Womankind must keep walking to stay a matter of safe routine. Standing still made one the object of prying eyes.
It is the act of standing still that reverberates throughout the novel in diverse ways and takes on new meanings in every turn of the page in the novel. The story is not just about a girl who is growing up in a very ambiguous relationship with her own self but is also about how people around her begin to question themselves as well as their relationship with the world. Zara is attracted to a man, Zaid, whose tears makes him an enigma for her—to an extent that she yearns to unravel him. To do that she befriends Waris, a writer living in a dilapidated mansion—Sufaid Kothi. His stories on the surface come across as having superfluous characters and plotlines that are very flimsy but on scratching the surface, come up characters who are complicated ones. Zara’s fascination with these stories is not limited to being only a means to get to know Zaid well. Somewhere she begins to discover her own self in a slow manner. Her father’s refusal to acknowledge Zara as a girl leads her to begin shaping herself in a manner that pleases her father.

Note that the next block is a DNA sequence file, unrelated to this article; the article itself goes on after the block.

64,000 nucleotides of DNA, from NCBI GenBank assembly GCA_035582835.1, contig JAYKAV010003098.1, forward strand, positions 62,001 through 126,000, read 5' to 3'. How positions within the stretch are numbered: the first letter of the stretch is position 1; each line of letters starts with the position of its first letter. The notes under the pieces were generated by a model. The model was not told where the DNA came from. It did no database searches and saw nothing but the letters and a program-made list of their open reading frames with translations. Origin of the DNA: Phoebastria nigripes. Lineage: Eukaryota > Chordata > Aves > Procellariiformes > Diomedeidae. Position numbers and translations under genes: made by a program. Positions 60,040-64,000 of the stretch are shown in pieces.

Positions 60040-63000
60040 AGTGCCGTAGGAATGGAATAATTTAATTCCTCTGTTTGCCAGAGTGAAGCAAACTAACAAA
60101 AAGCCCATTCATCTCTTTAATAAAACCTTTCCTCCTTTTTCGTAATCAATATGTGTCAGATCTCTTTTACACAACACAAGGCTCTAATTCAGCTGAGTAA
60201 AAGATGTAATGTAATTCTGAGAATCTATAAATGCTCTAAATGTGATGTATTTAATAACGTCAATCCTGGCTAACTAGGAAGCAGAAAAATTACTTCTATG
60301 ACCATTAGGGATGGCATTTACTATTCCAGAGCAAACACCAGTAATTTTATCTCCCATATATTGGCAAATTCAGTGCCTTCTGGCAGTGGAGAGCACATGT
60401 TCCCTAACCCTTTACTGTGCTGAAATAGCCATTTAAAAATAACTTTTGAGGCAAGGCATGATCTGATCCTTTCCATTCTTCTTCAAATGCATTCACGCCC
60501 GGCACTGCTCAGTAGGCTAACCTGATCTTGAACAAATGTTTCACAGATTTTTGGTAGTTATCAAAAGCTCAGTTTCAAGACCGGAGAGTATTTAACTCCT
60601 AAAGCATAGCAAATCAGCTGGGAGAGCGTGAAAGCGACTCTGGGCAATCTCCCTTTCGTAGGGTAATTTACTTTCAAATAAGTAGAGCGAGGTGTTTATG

‘“All along, I was supposed to believe him and not my body…”
Little Raja, you look so much like the boy in the movie Home Alone.
My boy, look what I brought for you! A cologne.
I am a proud father of two strong lads.
Stop sulking and do some push ups for me.
This was how he conditioned me in my formative years as his foot soldier to fight his lost causes.’
The suppression of the self that comes with it has been dealt with in a very sensitive manner in the novel. There are instances when the city of Karachi has been woven into the narrative to show how a city becomes a part of a person and begins to reflect in its own discordant way the disintegration of the self. Karachi is known as the city of migrants and the flux in its own sense of self has been captured over time through various writers and poets. That state of flux finds its echo in Zara’s consciousness. How people who enter her life are the ones that begin to shape her character in a slow and a deliberate manner—the infiltration within the several landlocked pockets that one creates within oneself and this fashioning of the self is a never-ending one. Zara finds solace and comfort within the walls of the Sufiad Kothi where she is not questioned about the choices she has made in her life, nor does she feel out of place. In comparison to a world where her parents refuse to let her identify herself as a woman that she is; Sufaid Kothi becomes her escape from these clampdowns.